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Caterina di Guisa

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First performance  14 February 1833
Language  Italian
Composer  Carlo Coccia
Caterina di Guisa
People also search for  Clotilde, Il poeta fortunato

Caterina di Guisa is an opera in two acts by Carlo Coccia to a libretto by Felice Romani based on Henry III and His Courts by Alexandre Dumas. Caterina di Guisa premiered on 14 February 1833 at the Teatro alla Scala in Milan with triumphal success. A revised version, probably prepared to exploit at its best the different cast, was presented on 15 June 1836 at the Teatro Carignano in Turin. This opera is characterized by an "intensely dramatic score, rich in power and originality" and by a "heartrending finale".

Contents

In modern times, Caterina di Guisa was revived at the Teatro Chiabrera in Savona, on 30 October 1990. This performance was recorded and published on CD.

Synopsis

Time: 1578 Place: Paris During the reign of Henry III of France, Henry I, Duke of Guise, is the leader of the Catholic League, enemy of the Huguenots and hostile to the king.

Act 1

A party is going on in a gallery of the Louvre (Chorus: Lo vedeste? - Il Dio parea / "Did you see him? - He acted as a God"). San Megrino and some members of the League are present. San Megrino courts the Duchess Caterina: he has fallen in love with her, although she is the wife of his enemy, the Duke of Guise. Caterina is frightened but returns the attentions of San Megrino (Duet: Non fuggirmi: in me destasti / "Do not shun me: you aroused in me"). When they leave, Caterina loses a handkerchief; the Duke picks it up, but he thinks that it was lost by San Megrino going away and suspects that there can be a relation between him and the Duchess (Aria: Grave, tremendo arcano / "Grave, terrible secret"). Later the Duke encounters San Megrino and they accuse each other of plotting against the King (Duet: Pera chi vuol turbarla / "May die who wants to break the peace"). San Megrino challenges his rival to a duel, but the Duke, considering himself of a higher rank, does not accept.

The next scene is in the palace of the Duke. Also Arturo, cousin and equerry of the Duchess, has fallen in love with her, but knows that his love is without hope (Aria and Cavatina: Con la luce, con la vita / Un sol momento / "With light, with life / Only one moment"). Caterina appears, worried for losing her handkerchief, then Arturo reads some love verses of the French poet Pierre de Ronsard (Deh! non pensar che spegnere / "Do not believe that I can extinguish"). Later the Duke forces Caterina to admit to have been courted by San Megrino (Duet: E infierir così potete / Ah! lo veggo, un'imprudenza / "And you can keep going at me / Ah! I see, an imprudence"). Caterina is forced by the Duke to write a letter to San Megrino to invite him in her rooms and set a trap. Caterina, under surveillance of her husband, asks Arturo to deliver the message. Arturo realizes that it is an invitation for San Megrino and would like not to leave her (Duettino: Io lasciarti? Sì afflitta / "That I leave you / So afflicted"). Caterina thinks disconsolate to her destiny, while the Duke anticipates his revenge (Finale I: Veggo, ah! veggo il destin / "I see, ah! I see the destiny").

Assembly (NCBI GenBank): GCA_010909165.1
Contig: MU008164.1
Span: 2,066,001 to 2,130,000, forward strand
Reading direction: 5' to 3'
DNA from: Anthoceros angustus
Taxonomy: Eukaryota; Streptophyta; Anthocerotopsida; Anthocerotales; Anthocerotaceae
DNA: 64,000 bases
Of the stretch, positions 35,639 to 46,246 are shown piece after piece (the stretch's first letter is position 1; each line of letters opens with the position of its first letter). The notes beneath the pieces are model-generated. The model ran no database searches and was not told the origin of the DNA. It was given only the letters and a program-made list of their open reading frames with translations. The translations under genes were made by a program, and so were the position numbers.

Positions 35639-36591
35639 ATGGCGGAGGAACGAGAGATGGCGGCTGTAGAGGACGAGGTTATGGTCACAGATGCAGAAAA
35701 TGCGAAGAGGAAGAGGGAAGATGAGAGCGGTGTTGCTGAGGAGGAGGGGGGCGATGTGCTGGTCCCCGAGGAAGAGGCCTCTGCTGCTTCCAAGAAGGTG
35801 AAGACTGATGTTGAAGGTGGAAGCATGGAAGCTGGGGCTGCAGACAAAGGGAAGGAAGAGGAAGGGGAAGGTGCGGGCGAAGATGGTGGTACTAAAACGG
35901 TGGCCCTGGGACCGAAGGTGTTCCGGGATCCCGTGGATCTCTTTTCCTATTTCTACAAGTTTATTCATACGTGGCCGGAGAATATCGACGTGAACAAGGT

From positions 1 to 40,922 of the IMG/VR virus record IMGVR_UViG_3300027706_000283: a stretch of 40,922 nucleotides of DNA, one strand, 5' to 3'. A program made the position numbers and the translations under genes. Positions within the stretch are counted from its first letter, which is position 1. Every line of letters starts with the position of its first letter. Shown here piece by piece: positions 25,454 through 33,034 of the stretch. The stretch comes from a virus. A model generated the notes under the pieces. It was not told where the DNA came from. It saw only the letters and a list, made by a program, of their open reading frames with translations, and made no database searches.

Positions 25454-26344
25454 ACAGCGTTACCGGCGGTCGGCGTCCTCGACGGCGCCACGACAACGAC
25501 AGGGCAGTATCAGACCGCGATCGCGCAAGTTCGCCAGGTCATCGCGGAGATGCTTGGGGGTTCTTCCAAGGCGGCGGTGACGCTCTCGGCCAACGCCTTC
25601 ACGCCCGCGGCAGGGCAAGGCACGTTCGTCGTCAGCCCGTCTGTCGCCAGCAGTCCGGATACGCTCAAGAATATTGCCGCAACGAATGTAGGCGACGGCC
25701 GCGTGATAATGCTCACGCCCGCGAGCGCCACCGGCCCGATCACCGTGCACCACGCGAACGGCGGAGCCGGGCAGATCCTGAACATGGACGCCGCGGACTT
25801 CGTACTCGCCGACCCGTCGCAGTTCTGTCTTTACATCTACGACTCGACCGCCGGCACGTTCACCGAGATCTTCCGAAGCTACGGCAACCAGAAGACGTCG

Act 2

The chorus acclaims San Megrino, winner of a joust (Marcia e Coro d'Introduzione: Dunque è ver? / "Is it true?"). Arturo delivers the letter of Caterina and San Megrino, happy, tells him to go back to the Duchess and to reassure her. (Aria: Torna a lei / "Go to her").

Arturo returns to the palace of the Duke. The Duke has ordered to allow anyone to enter the palace, such that the trap for San Megrino can work. Arturo, realizing that the letter is a trap set by the Duke, tries vainly to dissuade him appealing to his honor (Duet: Guisa, dirà la terra / "Guisa, the world will say") but the wish for revenge is stronger (Da un destin sospinto io sono / "I am driven by a destiny").

Caterina, segregated in her apartments, is sad because she cannot do anything to inform San Megrino of the danger (Aria: Ah, fidar potessi almeno / "Ah, could I at least entrust"). A short time later, San Megrino enters in the room without encountering any obstacle. Caterina is frightened and tries to convince him to flee, such that San Megrino doubts about her love. But then he declares his love to Caterina (Ah questa volta io sento / Dolce la morte rendimi / "Ah, this time I feel / Make the death sweet to me"). Then San Megrino, with the help of Arturo that provides him with a rope, flees from the window, just in time to avoid the Duke, who enters knocking down the door (Ov'è desso? / "Where is he?"). But Arturo and San Megrino have been discovered and now they are fighting against the guards of the Duke. Caterina, terrified, begs her husband to have mercy on them (Aria: Lascia in prima / "Let at least"). But both Arturo and San Megrino are killed by the soldiers of the Duke. The Duke throws Caterina the handkerchief that aroused his suspects and Caterina curses him (Finale: Ah! m'uccidi / "You are killing me").

References

Caterina di Guisa Wikipedia


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